UNESCO Backs Muslim Narrative on Jerusalem’s Temple Mount

By Patrick Goodenough | July 9, 2015 | 4:26am EDT
Pope Francis prays in front of the Western Wall in Jerusalem’s Old City, as Shmuel Rabinowitz, rabbi of the Western Wall stands by, on Monday, May 26, 2014. (AP Photo/Oded Balilty, File)

(CNSNews.com) – A key committee of the United Nations cultural agency adopted a resolution this week whose language implicitly endorses the legend underpinning Islam’s claim to the Western Wall of the Temple Mount -- the assertion that Mohammed tied his winged steed there while en route from Mecca to heaven.

Famed as a place of Jewish pilgrimage and prayer, the Western or “Wailing” Wall is the remnant of a retaining wall on the western flank of the platform that once housed the biblical Temples. As such it is the closest point observant Jews are usually able to get to the Temple Mount, the holiest site in Judaism.

But for Muslim leaders wanting to deny Jewish historical and religious claims to the site, it is dubbed the al-Buraq wall, and the area in front of it the al-Buraq plaza. This is based on the belief that the founder of Islam stopped there during his “night journey” from Mecca to heaven, and tethered his legendary steed, al-Buraq, there while he led prayers with a congregation of “Islamic prophets” including Adam, Noah and Joseph.

Now the World Heritage Committee of the U.N. Educational, Scientific and Cultural Organization (UNESCO) has adopted a resolution which refers to the area below and to the west of the Temple Mount as the “Buraq plaza.”

The resolution, proposed by three Arab countries, Qatar, Algeria and Lebanon, refers to the Temple Mount itself as a “Muslim holy site,” with no reference to its importance to Jews.

It slams Israel for various actions in Jerusalem’s Old City, including construction and excavation work. A light railway system whose route passes near – but does not enter – the Old City is said to be damaging the “visual integrity and the authentic character of the site.”

The resolution’s introduction at the World Heritage Committee’s session in Bonn, Germany, brought criticism from Israeli Foreign Ministry director-general Dore Gold, who said it was “full of distortions and is totally disconnected from reality on the ground.”

Gold said in a statement the measure “deliberately ignores the historical connection between the Jewish people and their ancient capital,” and also does not acknowledge Christianity’s links to Jerusalem.

He accused the UNESCO committee of hypocrisy, at a time when jihadists were destroying ancient heritage sites across the region.

“As the historical heritage sites of this area are being systematically destroyed by jihadist forces, such as the Islamic State in Syria and Iraq, UNESCO’s adoption of utterly false allegations about Israeli archeological practices is misplaced and hypocritical, at best,” Gold said.

UNESCO in 2011 became the first U.N. agency to admit “Palestine,” a decision that triggered a U.S. funding cutoff mandated by a 1990 law barring financial support for “the United Nations or any specialized agency thereof which accords the Palestine Liberation Organization the same standing as member states.”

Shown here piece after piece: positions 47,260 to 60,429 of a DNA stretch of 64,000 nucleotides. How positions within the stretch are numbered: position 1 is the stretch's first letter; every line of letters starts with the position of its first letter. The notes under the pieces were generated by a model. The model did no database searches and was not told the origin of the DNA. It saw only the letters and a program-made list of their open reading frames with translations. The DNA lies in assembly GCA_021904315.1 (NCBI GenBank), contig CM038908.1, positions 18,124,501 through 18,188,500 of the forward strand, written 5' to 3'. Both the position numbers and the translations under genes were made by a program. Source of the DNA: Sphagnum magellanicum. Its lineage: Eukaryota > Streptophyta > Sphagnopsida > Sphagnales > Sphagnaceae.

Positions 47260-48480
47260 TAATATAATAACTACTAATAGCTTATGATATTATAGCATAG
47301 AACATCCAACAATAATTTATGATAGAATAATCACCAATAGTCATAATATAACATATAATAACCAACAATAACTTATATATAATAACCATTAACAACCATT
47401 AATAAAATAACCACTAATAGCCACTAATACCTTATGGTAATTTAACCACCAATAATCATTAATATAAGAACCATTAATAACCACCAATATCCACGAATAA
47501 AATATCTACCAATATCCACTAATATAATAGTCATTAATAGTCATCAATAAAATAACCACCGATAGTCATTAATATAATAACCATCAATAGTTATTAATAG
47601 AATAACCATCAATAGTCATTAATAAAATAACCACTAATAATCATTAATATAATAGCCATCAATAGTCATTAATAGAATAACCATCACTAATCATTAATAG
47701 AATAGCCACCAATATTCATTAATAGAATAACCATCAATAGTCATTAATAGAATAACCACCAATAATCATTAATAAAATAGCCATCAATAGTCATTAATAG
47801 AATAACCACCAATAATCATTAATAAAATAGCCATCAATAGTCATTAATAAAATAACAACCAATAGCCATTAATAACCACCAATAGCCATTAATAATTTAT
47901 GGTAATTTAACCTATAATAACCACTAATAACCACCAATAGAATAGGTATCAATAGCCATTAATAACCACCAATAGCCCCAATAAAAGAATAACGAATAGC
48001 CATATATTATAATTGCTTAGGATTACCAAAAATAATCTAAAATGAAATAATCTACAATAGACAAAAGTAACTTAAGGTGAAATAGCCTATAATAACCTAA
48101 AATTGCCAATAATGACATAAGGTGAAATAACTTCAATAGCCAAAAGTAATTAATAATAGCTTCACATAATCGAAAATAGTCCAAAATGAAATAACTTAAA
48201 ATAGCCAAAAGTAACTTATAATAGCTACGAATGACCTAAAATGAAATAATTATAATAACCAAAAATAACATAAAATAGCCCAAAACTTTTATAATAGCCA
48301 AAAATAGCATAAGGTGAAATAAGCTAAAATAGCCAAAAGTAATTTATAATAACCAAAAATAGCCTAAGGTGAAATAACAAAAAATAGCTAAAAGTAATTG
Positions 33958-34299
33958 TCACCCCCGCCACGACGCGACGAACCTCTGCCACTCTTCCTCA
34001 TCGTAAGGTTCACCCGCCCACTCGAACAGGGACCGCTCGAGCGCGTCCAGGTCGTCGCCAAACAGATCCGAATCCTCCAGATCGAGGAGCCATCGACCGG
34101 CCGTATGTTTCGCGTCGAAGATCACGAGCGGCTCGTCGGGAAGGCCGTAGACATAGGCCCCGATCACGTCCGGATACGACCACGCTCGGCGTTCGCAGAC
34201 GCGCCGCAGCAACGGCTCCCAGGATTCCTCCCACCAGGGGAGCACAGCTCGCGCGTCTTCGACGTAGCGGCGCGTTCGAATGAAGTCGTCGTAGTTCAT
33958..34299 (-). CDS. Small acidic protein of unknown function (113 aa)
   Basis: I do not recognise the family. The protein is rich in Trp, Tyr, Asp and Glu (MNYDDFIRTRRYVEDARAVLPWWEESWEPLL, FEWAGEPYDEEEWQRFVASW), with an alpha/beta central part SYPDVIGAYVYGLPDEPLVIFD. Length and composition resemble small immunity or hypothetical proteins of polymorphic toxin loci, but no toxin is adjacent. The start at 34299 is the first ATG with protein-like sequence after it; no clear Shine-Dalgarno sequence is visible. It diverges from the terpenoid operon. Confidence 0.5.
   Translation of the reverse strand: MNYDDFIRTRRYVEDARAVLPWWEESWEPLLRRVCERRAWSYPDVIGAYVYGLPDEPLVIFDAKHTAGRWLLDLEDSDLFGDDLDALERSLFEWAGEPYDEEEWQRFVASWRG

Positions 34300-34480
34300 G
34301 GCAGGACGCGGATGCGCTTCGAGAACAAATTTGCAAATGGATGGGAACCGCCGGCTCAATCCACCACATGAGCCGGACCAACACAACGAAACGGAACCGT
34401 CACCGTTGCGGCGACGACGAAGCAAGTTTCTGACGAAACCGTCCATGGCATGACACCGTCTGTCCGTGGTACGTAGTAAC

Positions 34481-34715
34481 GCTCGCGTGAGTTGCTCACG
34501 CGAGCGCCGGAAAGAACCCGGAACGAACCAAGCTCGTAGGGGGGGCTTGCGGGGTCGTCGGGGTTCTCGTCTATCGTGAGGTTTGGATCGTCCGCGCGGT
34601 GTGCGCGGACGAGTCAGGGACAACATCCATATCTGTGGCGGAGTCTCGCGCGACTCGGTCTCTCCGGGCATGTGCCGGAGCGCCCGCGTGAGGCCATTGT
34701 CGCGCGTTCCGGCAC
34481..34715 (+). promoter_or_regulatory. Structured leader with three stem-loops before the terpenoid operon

Until then, American taxpayers accounted for 22 percent of UNESCO’s operating budget, and the cutoff sparking a financial crisis for the Paris-based agency.

Since then the Obama administration has repeatedly sought waiver authority to enable it to resume funding, without success.

‘An Islamic endowment … till Judgment Day’

The Temple Mount marks the location of the temple built by Jewish King Solomon almost 3,000 years ago (recounted in 2 Chronicles 3) and destroyed by the Babylonians in 586 BC. The second temple, built on the site by the decree of Cyrus and improved later by Herod – the temple in which Jesus taught – was razed by the Romans in 70 AD.

Muslims conquered Jerusalem in the 7th century and mosques were subsequently built on the site, which Muslims call al-Haram al-Sharif (“Noble Sanctuary”). One of them, al-Aqsa, is revered as the third holiest in Islam, based on the “night journey” legend.

Jerusalem is not mentioned by name in the Qur’an, and there is no historical record of Mohammed having visited the city. But the Qur’an (sura 17) says that he traveled from “the sacred mosque” in Arabia to “the farthest mosque” on his way to heaven, and Muslim scholars generally contend that that refers to Jerusalem. (Masjid al-Aqsa is Arabic for “the farthest mosque.”)

The Temple Mount area has been under overall Israeli control since 1967, although an Islamic trust administers the site.

The Palestinians want parts of Jerusalem, including the Temple Mount, as capital of a future independent state, and Palestinian and Islamic figures have long challenged Jewish historical and religious claims to the mount.

For instance, fatwas attributed to former grand mufti of Jerusalem Ikrama Sabri and former mufti of Egypt Nasr Farid Wasil, dispute Jewish claims to the Western Wall.

“Al-Buraq Wall is part of al-Aqsa Mosque and it is an Islamic endowment,” Wasil said. “Hence, it is not permissible in shari’a for any non-Islamic quarter to claim or possess it. The wall would remain part and parcel of Islamic heritage and endowment forever.”

“Al-Buraq Wall is part of al-Aqsa’s western wall and the whole walls of al-Aqsa are Islamic endowments,” said Sabri. “Prophet Muhammad, peace and blessings be upon him, had honored and blessed the place by tying al-Buraq to the wall, during his Night Journey and Ascension to the Heaven.”

“Hence al-Buraq Wall belongs to Muslims alone in the four corners of the earth and will remain so till Judgment Day. We neither admit nor acknowledge that Jews possess it (al-Buraq Wall) and, also we stress that there is no stone there dating back to Hebrew history.”

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